The trial court issued a Memorandum Order on December 9, 2016, in which it recognized that “Werner has not made himself readily available and seems to rely on the internet exclusively for communication” and for “all of his financial transactions.” (Memorandum Order 1-2.) The trial court noted that while Werner gave the Home Address, at which neither he nor his father lived, there was the Business Address, where mail was also received.11 (Id. at 2.) The trial court found that Licensee was in a “proverbial ‘Catch 22’ ” situation whereby it could obtain a loan using the “[L]icense as collateral but the collateral was flawed because it had not been renewed and thus the loan would not be granted.” (Id.) Concluding that Licensee's problem was the “inability to borrow money to pay delinquent taxes to other Commonwealth Agencies,” the operation of the restaurant “has not been problematic,” and it would be inequitable for Licensee to lose its $70,000 investment, the trial court directed the following:

1. [The Board] is to renew the [L]icense on a provisional basis subject to [Licensee's] paying the delinquent taxes due.

2. Within 60 days, [Licensee] shall secure the Funds, by loan or otherwise to pay the aforesaid delinquent amounts.

3. On making such payments, Licenses[12] will be renewed.

(Id. at 2-3.) On December 14, 2016, the trial court issued a Supplemental Memorandum Order, adding that Licensee “shall pay a civil penalty of $2,500 so as to defray such expense as the Board has incurred and to impress upon [Licensee] the necessity to follow the rules.” (Supplemental Memorandum Order at 2.) The Board now appeals to this Court.13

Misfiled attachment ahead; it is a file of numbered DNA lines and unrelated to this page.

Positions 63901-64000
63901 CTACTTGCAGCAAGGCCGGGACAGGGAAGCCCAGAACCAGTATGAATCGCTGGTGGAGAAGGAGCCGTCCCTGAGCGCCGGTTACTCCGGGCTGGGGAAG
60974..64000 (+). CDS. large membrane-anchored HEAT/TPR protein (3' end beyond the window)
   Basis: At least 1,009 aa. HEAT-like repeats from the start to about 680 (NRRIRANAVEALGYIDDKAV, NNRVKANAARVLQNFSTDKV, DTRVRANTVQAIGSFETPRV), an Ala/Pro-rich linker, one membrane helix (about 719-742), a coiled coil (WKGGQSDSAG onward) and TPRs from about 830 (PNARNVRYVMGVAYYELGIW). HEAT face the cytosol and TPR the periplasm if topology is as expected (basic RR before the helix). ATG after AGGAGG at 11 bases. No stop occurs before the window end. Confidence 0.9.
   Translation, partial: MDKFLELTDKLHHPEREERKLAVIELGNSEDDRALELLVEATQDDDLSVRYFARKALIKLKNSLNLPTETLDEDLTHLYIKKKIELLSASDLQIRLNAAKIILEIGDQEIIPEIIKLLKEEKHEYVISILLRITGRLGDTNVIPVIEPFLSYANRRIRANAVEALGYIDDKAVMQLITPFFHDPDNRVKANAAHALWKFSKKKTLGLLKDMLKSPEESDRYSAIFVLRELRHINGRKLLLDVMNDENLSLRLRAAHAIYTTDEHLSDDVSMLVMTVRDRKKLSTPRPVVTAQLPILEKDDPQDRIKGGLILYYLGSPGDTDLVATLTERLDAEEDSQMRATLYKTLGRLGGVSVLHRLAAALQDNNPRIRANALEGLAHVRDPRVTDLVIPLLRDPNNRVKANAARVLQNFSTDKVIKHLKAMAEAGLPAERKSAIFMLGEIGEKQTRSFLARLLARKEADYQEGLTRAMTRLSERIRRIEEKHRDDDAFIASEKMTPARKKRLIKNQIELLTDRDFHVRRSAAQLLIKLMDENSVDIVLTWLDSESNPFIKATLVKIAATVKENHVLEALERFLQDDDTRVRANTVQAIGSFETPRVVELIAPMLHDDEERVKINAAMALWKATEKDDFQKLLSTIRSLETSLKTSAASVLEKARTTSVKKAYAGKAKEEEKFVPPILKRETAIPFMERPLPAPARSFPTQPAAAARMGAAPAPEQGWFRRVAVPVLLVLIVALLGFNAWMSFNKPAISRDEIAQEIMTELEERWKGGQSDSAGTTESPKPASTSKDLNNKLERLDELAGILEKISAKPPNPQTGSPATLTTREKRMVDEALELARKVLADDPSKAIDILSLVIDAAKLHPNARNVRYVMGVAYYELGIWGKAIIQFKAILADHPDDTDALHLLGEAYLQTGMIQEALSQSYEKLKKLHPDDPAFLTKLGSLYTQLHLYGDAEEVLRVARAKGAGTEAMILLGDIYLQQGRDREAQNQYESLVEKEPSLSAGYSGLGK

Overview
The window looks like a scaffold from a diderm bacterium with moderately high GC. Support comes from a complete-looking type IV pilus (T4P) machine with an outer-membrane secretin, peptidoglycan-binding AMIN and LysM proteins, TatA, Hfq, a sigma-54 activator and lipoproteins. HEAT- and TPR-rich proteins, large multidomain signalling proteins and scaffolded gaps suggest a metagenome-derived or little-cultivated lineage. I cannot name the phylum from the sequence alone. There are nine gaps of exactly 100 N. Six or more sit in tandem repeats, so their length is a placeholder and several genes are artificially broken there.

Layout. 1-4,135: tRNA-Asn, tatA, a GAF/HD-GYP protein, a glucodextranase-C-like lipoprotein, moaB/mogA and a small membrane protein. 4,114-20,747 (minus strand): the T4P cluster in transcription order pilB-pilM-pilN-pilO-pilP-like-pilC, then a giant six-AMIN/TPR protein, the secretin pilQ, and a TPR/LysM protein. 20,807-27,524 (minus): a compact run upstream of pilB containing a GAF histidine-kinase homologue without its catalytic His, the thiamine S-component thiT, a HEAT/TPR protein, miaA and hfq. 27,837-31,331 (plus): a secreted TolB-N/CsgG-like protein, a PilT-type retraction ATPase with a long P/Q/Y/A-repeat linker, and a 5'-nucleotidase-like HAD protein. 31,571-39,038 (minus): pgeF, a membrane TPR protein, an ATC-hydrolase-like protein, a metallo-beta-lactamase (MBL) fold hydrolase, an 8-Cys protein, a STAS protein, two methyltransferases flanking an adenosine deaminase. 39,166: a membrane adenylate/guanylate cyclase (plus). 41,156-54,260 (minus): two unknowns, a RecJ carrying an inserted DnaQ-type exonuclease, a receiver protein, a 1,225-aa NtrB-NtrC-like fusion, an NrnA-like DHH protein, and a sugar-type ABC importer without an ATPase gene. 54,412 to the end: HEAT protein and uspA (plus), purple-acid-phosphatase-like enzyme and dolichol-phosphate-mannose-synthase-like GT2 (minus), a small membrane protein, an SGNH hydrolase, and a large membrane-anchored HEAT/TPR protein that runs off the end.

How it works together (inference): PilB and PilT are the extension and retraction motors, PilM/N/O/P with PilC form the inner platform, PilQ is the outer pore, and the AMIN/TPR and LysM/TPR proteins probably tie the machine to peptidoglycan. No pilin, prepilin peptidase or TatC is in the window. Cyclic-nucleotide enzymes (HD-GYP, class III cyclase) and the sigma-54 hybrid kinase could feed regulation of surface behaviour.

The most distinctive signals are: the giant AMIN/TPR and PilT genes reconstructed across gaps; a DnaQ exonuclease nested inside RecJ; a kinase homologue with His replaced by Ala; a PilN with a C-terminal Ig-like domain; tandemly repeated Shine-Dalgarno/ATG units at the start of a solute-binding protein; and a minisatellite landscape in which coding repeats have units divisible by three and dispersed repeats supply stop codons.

The Board contends that the trial court erred when it addressed the merits of Licensee's appeal without first determining whether Licensee established that it was entitled to nunc pro tunc relief for its untimely appeal and without ruling on the Board's Motion to Dismiss. It asserts that the trial court's decision here is substantively similar to its decisions in J.V. Lounge, Inc. v. Pennsylvania Liquor Control Board, 131 A.3d 517 (Pa. Cmwlth. 2015) and Arena Beverage Corporation v. Pennsylvania Liquor Control Board, 97 A.3d 444 (Pa. Cmwlth. 2014). In those cases, which also involved the Board's denial of license renewals for not providing the required tax clearances, this Court either vacated or reversed the trial court's orders granting the licensees' appeals because it did not properly apply the nunc pro tunc standard to the untimely appeals, and this Court reinstated the Board's denials. The Board asserts the result should be the same here.